The Best Hikes in LA
by Daniel | Last Updated December 8th, 2019
You might think of Los Angeles as a bustling highway of overpasses, but it actually has an abundance of natural elements.
It is home to the largest city-dwelling preservation area and a large variety of flora and wildlife to explore. Plus, the dominance of sunny, warm days makes it perfect for enjoying the great outdoors.
So, if you are seeking an escape from the nearly 4 million residents of Los Angeles, it is quite easy to find a tranquil trail. Some offer views of the city while other destinations lead you into the distant mountain ranges.
Read on to discover the most exciting LA hikes in and around the city.
Bridge to Nowhere
If you are looking for an adventure then the Bridge to Nowhere is one of the best hikes in Los Angeles. It isn't an easy task as it involves 6 hours of traversing through rough, rocky terrain and crossing at least 4 rivers in ankle- to knee-deep water.
It does have its rewards of crossing a historic and dramatic bridge that once served as a connecting road over the San Gabriel River.
Built in 1936, it bridged the gap between the south of San Gabriel and the north of Wrightwood. Unfortunately, the bridge was put to use for only two years after a flood destroyed the road leading to it.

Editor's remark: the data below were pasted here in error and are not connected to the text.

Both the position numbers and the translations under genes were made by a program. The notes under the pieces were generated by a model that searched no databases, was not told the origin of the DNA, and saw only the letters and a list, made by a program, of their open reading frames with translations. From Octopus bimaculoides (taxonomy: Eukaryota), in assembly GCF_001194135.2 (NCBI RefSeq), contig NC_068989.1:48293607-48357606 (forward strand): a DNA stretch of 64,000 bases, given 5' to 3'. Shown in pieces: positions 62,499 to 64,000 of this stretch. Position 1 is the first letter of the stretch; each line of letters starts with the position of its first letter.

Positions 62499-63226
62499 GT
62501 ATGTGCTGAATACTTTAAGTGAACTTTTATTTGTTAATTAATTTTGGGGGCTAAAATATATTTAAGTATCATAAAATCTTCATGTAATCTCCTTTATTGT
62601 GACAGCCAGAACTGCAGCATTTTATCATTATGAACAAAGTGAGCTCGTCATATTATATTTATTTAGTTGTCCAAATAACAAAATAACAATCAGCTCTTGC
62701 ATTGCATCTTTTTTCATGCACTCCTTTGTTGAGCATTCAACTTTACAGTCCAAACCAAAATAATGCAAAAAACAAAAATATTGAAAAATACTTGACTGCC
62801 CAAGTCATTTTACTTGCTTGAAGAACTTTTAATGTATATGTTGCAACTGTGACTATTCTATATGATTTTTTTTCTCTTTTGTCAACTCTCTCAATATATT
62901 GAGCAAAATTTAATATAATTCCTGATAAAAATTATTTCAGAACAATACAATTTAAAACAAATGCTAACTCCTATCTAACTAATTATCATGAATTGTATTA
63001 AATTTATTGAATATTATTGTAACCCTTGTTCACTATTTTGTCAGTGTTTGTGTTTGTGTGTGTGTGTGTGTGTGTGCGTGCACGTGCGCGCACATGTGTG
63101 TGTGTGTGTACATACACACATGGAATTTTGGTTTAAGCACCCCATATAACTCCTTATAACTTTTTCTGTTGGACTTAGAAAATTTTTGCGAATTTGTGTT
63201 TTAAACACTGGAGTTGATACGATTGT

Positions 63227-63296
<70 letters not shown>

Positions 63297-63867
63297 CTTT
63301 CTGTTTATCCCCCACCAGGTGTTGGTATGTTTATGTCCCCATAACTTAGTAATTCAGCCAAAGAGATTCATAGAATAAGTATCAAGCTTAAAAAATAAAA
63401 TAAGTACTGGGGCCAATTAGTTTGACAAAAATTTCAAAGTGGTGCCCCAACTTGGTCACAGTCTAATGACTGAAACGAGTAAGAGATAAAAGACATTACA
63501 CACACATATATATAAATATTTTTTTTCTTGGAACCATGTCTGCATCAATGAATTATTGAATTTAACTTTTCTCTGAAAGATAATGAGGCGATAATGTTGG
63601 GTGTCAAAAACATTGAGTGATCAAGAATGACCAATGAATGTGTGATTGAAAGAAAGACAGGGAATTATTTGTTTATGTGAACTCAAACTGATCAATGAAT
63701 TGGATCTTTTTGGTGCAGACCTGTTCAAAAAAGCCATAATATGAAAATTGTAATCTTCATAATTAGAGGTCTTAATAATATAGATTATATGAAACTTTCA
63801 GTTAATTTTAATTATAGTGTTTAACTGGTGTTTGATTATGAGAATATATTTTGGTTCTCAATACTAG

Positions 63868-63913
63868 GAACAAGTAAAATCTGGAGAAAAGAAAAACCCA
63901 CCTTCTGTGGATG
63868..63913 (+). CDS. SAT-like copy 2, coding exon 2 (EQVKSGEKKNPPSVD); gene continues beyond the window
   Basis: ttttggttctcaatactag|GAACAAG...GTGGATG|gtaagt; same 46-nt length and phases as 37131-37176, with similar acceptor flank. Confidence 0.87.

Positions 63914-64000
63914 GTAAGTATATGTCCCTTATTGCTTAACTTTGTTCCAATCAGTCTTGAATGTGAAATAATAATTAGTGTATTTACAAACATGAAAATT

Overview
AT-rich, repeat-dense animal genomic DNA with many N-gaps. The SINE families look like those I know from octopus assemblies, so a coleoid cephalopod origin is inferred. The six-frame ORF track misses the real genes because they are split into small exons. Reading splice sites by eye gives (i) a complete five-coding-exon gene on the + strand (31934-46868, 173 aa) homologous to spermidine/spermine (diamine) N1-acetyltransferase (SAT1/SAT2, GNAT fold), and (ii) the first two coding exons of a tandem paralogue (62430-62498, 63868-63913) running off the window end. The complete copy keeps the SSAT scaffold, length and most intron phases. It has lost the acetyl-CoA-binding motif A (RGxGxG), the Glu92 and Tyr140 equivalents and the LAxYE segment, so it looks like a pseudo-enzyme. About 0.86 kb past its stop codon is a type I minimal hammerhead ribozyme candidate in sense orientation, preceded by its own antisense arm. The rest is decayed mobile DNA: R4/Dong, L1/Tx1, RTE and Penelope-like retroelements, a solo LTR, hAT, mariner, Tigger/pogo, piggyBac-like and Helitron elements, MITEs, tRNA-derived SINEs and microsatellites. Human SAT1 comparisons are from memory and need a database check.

It is now an isolated site-seeing destination for enthusiastic hikers.
Some tips to remember on this hike include bringing extra shoes for after crossing several rivers and a lot of water since most of the hike is not shaded.
Be sure to carry a reliable and possibly waterproof backpack for gear and snacks.
This short Los Angeles hiking trail might only be a 2.1-mile loop but it passes through two parks with plenty to see. Its highlight though is the vertical cave on your way up to Castle Peak.
The beginning of the hike starts on El Escorpion Trail off of San Fernando Valley where you will get a stunning glimpse of Castle peak before ascending upon it.
It is a steep climb up to the peak rising 750 feet. But, the cave is only .8 miles where you can rest and explore the canyon.
The cave is easy to climb into without ropes or climbing gear as it has some good footing and grooves for grabbing. Once you enter, you will notice its high ceilings and narrow width of only 15 feet.